Petronius, Satyricon

LCL 15: 70-71

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et sententiarum vanissimo strepitu hoc tantum proficiunt, ut cum in forum venerint, putent se in alium orbem terrarum delatos. | 3et ideo OφLego adulescentulos existimo in scholis stultissimos fieri, quia nihil ex his quae in usu habemus aut audiunt aut vident, OLsed piratas cum catenis in litore stantes, sed2 tyrannos edicta scribentes quibus imperent filiis ut patrum suorum capita praecidant, sed responsa in pestilentiam data ut virgines tres aut plures immolentur, sed mellitos verborum globulos et omnia dicta factaque quasi papavere et sesamo sparsa.

OφL2. qui inter haec nutriuntur non magis sapere possunt quam bene olere qui in culina habitant. | 2OLpace vestra liceat dixisse, primi omnium3 eloquentiam perdidistis. levibus enim atque inanibus sonis ludibria quaedam excitando effecistis ut corpus orationis enervaretur et caderet. | 3nondum iuvenes declamationibus continebantur, cum Sophocles aut Euripides invenerunt verba quibus deberent loqui. | 4nondum umbraticus doctor ingenia deleverat, cum Pindarus novemque lyrici Homericis versibus canere timuerunt. | 5et ne poetas {quidem}4 ad testimonium citem, certe neque Platona neque Demosthenen ad hoc genus exercitationis accessisse video.5 | 6grandis et ut ita dicam

  • 2sed s, l: et
  • 3omnium δs, l: omnem
  • 4deleted Bücheler
  • 5video Turnebus, p2: et ideo


inflated subject matter and of the absolutely empty sounds of the maxims is that when the young speakers enter court, they think they have been conveyed into another world. This is why I believe that our young boys are converted into total fools in schools of rhetoric, because they hear and see nothing used in everyday life but only topics like pirates with chains standing on the beach, like tyrants writing edicts ordering sons to decapitate their own fathers, like oracular responses in time of plague recommending that three or more virgins be sacrificed, like honeyed clusters of expressions, and all words and actions, as it were, sprinkled with poppy seed and sesame.3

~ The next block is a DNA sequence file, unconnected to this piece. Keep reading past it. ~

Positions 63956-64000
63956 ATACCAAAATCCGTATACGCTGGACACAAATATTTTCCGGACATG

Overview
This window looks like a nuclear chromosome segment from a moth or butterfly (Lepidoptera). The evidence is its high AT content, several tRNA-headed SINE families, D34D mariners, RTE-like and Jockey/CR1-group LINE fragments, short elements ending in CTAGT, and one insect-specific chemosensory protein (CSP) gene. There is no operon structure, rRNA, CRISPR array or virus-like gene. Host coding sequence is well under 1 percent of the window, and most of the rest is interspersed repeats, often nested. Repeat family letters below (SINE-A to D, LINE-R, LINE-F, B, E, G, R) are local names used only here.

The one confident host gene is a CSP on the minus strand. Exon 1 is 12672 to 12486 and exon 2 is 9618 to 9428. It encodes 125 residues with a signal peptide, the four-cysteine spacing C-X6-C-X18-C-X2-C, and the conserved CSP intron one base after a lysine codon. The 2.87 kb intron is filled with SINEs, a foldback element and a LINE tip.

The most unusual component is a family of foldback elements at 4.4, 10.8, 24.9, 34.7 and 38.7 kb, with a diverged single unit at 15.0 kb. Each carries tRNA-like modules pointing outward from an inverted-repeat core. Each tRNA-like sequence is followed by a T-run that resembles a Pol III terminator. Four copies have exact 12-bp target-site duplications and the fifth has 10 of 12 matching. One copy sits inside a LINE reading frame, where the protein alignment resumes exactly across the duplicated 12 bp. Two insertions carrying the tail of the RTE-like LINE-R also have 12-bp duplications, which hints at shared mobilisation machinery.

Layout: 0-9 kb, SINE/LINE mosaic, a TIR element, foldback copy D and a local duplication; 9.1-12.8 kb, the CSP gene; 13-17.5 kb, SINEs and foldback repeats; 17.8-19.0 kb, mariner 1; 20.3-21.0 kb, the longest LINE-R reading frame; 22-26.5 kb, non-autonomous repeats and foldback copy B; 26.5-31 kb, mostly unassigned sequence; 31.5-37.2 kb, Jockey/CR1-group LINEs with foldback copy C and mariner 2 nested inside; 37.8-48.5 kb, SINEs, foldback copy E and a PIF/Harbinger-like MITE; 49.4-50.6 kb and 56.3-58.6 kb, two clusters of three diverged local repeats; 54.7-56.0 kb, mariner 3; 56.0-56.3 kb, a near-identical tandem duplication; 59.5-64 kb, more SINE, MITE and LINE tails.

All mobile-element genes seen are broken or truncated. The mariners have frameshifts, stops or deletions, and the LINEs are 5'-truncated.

2. Youngsters who are fed on this fare can no more gain good sense than those who live in the kitchen can smell clean. Forgive my bluntness, but I have to tell you that you above all others have impoverished eloquence. Your feeble and empty sounds have brought about only a certain frivolousness, with the result that oratory has lost its vigor and fallen flat. Young men were not yet restricted to declamations, when Sophocles and Euripides found the language they needed.4 No sequestered pedant in his ivory tower had as yet ruined all the genius in students, when Pindar and the nine lyric poets5 carefully shied away from Homeric lines in composing their own. Not that I need to have recourse to the poets for evidence; I certainly do not see that Plato or Demosthenes took up this kind of training.

  • 3Encolpius’ criticism of rhetoricians probably does not represent the opinions of Petronius, and lamenting the decline of oratory is a parody (of current opinions and fads), which itself is hackneyed.
  • 4These two along with Aeschylus were the great tragedians of fifth-century Athens.
  • 5Pindar is usually included in the canon of the nine lyric poets, along with Alcaeus, Sappho, Anacreon, Alcman, Stesichorus, Ibycus, Simonides, and Bacchylides.
DOI: 10.4159/DLCL.petronius-satyricon.2020